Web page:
The variation of the recombination rate along chromosomal DNA is one of the important determinants of the patterns of linkage disequilibrium. A number of inferential methods have been developed which estimate the recombination rate and its variation from population genetic data. The majority of these methods are based on modelling the genealogical process underlying a sample of DNA sequences and thus explicitly include a model of the demographic process. Here we propose a different inferential procedure based on a previously introduced framework where recombination is modelled as a point process along a DNA sequence. The approach infers regions containing putative hotspots based on the inferred minimum number of recombination events; it thus depends only indirectly on the underlying population demography. A Poisson point process model with local rates is then used to infer patterns of recombination rate estimation in a fully Bayesian framework. We illustrate this new approach by applying it to several population genetic datasets, including a region with an experimentally confirmed recombination hotspot.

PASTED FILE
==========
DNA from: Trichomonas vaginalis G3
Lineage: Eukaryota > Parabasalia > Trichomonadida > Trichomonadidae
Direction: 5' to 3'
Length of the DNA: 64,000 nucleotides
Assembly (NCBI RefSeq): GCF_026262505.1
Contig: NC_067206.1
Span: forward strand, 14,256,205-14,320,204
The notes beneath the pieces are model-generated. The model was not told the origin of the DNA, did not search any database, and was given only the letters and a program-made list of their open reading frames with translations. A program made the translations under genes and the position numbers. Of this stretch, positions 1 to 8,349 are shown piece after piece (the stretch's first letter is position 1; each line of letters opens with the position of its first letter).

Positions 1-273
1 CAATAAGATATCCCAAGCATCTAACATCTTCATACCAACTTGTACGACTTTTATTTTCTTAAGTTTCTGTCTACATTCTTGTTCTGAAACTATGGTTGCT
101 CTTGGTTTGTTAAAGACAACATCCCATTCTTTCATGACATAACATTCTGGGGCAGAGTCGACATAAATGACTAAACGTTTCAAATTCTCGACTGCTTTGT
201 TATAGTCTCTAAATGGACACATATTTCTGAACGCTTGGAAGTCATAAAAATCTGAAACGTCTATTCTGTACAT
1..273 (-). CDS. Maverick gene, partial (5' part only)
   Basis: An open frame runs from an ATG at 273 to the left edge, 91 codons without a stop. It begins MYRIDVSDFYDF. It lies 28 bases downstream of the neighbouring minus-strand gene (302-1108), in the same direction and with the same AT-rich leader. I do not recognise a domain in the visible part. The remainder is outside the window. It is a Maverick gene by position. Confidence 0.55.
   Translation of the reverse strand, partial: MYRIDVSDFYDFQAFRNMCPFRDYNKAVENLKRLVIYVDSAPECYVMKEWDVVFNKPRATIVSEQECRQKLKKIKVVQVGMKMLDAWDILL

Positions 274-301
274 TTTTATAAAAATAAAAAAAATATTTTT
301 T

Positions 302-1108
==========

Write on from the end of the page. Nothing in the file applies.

One contribution of 12 to a Discussion Meeting Issue ‘Genetic variation and human health’.
- © 2005 The Royal Society